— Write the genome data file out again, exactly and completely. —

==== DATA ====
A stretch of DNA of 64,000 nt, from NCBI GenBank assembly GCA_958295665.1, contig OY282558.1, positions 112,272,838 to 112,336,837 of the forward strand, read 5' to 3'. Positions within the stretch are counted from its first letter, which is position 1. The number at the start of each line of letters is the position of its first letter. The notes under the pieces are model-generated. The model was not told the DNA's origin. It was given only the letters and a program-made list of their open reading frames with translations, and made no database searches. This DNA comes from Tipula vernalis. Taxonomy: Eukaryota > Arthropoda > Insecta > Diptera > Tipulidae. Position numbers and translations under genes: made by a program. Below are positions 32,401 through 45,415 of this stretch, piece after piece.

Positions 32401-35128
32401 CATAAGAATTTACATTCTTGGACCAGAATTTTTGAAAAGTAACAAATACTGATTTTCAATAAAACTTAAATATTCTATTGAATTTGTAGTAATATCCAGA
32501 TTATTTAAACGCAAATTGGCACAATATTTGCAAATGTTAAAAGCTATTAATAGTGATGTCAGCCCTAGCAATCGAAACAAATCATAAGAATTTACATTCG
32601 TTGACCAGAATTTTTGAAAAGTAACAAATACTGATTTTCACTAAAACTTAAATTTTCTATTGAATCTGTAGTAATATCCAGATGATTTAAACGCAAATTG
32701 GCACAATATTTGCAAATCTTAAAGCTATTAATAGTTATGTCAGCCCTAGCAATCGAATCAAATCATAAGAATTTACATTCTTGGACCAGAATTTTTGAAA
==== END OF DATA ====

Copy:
A stretch of DNA of 64,000 nt, from NCBI GenBank assembly GCA_958295665.1, contig OY282558.1, positions 112,272,838 to 112,336,837 of the forward strand, read 5' to 3'. Positions within the stretch are counted from its first letter, which is position 1. The number at the start of each line of letters is the position of its first letter. The notes under the pieces are model-generated. The model was not told the DNA's origin. It was given only the letters and a program-made list of their open reading frames with translations, and made no database searches. This DNA comes from Tipula vernalis. Taxonomy: Eukaryota > Arthropoda > Insecta > Diptera > Tipulidae. Position numbers and translations under genes: made by a program. Below are positions 32,401 through 45,415 of this stretch, piece after piece.

Positions 32401-35128
32401 CATAAGAATTTACATTCTTGGACCAGAATTTTTGAAAAGTAACAAATACTGATTTTCAATAAAACTTAAATATTCTATTGAATTTGTAGTAATATCCAGA
32501 TTATTTAAACGCAAATTGGCACAATATTTGCAAATGTTAAAAGCTATTAATAGTGATGTCAGCCCTAGCAATCGAAACAAATCATAAGAATTTACATTCG
32601 TTGACCAGAATTTTTGAAAAGTAACAAATACTGATTTTCACTAAAACTTAAATTTTCTATTGAATCTGTAGTAATATCCAGATGATTTAAACGCAAATTG
32701 GCACAATATTTGCAAATCTTAAAGCTATTAATAGTTATGTCAGCCCTAGCAATCGAATCAAATCATAAGAATTTACATTCTTGGACCAGAATTTTTGAAA